Industry Sector Focus: Saudi Arabia Pioneers New Solar Power Projects
During the visit by H.R.H. Crown Prince Mohammed bin Salman to New York, Softbank Founder Masayoshi Son revealed plans to develop a 200GW solar project in the Saudi Arabian desert requiring $200 billion of total investment. Saudi Arabia and SoftBank Group signed an MOU for what will be the world’s largest solar power generation project. The first phase of the project would require $5 billion of investment, building 7.2GW capacity by 2019. For this $5 billion, Saudi Arabia and SoftBank would each contribute $1 billion, and debt financing would cover the remaining $3 billion. Individual solar parks would each have a 25-year power purchase agreement (PPA) common for the solar energy industry. Revenues generated by the first solar parks would be used in construction of future projects.
Mr. Son estimates that the project would add 100,000 new jobs to the Kingdom by 2030 and would cut $40 billion from total power costs. The project is large enough to substantively support the Kingdom’s domestic equipment manufacturing industry. Once completed, the solar generation capabilities would triple the Kingdom’s current electricity generation.
Saudi Arabia’s Renewable Energy Strategy
Solar power is just one facet of Saudi Arabia’s broader energy strategy, as the Kingdom makes energy generation a priority given its ever-growing energy needs. In fact, Bloomberg New Energy Finance reported that Saudi Arabian electricity demand has increased by 9 percent each year since 2000. Previously, Saudi Arabia issued a target to install 3.45GW of renewable energy generation capacity by 2020 and for 9.5GW of renewable energy capacity by 2023 as part of Vision 2030.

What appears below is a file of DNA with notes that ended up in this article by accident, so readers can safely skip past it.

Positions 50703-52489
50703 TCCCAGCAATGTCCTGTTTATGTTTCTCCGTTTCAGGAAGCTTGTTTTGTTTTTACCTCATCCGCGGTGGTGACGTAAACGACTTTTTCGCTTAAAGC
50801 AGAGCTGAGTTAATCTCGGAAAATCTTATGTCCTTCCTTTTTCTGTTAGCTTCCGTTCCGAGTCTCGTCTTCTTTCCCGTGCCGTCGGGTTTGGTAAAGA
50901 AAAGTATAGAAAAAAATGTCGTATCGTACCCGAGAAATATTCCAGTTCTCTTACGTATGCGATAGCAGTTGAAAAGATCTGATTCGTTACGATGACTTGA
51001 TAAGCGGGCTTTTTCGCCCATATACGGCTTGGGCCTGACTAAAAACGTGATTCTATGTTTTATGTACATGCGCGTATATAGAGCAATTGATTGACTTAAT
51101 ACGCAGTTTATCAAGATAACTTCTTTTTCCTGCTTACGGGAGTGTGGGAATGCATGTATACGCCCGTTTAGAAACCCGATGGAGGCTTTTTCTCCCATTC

The creation of the Kingdom’s National Renewable Energy Program (NREP) will certainly help to facilitate renewable projects in the country, though it also represents larger Vision 2030 themes of energy diversification and efficiency.
Despite Saudi Arabia’s long-term ambitions to move towards clean energy, implementation of these projects did not fully begin to take shape until 2017. Heading this implementation is the Ministry of Energy, Industry & Mineral Resources’ Renewable Energy Project Development Office (REPDO). During Q1 2017, REPDO issued prequalification for 700MW as part of its clean energy program. As the first project under NREP, REPDO began collecting bids for the 300-MW Sakaka photovoltaic (PV) solar project in October 2017, receiving 8 bids total. In February 2018, the local firm Acwa power was awarded a 25-year PPA to develop the project at a bid of 2.34 U.S. cents per kilowatt hour (kWh). To allow more efficient operation of its photovoltaic solar plants, Acwa Power plans to integrate digital centralized control and monitoring technology from the Chinese firm Huawei Fusion.
In January 2018, REPDO said that it would issue tenders for another 4GW of renewable energy before the end of the year. The head of REPDO, Turki al-Shehri, noted at the World Future Energy Summit (WFES) in Abu Dhabi that the second 4GW round would be split into 3.2GW of photovoltaic (PV) solar and 800MW of wind tenders.